As well as being CMCI’s centre manager, Dr. Ralph Parfect is also the Assistant Director of King’s College’s new China Institute. As such he is profiled in King’s alumni publication InTouch as one of ’12 of the best’ King’s academics helping to solve the biggest issues in a changing world. Below is a copy of the article:
In a fast-moving world, King’s fine-tunes its research to reflect shifts in global power. The College’s new China Institute is set to do this by understanding China’s increasing influence in the world and reacting to its recent focus upon the creative and cultural industries.
‘This change in emphasis is a new phenomenon after decades of economic and technological development, says Dr Ralph Parfect, who works with Professor Xinzhong Yao, Director of the Institute. ‘There are two reasons. Firstly, the Chinese government now sees culture, including media and tourism, as part of its economic development. Secondly, China’s cultural identity is also being addressed. The question we are interested in is: what kind of country is China becoming?’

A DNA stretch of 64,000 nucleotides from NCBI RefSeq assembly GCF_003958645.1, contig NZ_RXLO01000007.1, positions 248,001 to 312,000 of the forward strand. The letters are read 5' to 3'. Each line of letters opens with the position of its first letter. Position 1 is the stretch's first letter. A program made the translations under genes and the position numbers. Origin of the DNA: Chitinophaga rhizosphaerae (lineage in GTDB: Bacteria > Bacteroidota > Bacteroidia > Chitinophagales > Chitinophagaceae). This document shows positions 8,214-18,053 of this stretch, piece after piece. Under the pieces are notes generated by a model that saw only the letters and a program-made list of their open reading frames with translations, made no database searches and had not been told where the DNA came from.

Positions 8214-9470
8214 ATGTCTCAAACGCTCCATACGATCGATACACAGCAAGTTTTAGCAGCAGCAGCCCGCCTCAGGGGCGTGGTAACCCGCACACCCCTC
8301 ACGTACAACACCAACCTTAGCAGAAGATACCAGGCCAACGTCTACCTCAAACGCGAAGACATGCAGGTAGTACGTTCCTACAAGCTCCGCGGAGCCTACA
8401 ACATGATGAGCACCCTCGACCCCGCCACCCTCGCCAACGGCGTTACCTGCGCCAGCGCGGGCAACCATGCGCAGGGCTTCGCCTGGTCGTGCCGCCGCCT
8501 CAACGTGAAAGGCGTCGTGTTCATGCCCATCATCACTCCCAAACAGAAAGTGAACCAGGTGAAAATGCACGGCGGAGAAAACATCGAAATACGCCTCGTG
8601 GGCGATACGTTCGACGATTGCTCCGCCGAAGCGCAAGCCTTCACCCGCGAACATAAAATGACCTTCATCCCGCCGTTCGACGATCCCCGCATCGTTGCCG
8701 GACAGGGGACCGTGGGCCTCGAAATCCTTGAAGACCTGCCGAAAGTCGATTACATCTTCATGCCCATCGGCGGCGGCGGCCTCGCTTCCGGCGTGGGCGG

Founded recently, the Institute provides a focal point for China-related activities across a range of disciplines, building links with Chinese organizations and working closely with mainstream academic departments at King’s.
‘The institute is focused upon understanding China as a world power which is growing in importance in different areas,’ adds Parfect, whose ongoing research into Chinese contemporary narrative fiction is linked to the wider question of the country’s potential as a cultural – along with economic – world leader.
‘We’re launching a Master’s programme, and we are building a centre of expertise with up to 10 full-time teaching and researching staff. We want our students to be aware of the wider, changing world, and be employable in this world. It’s part of the College’s “internationalisation strategy” that encourages students to study abroad and enables us to build links with countries like China through conferences and visiting lecturers and researchers.’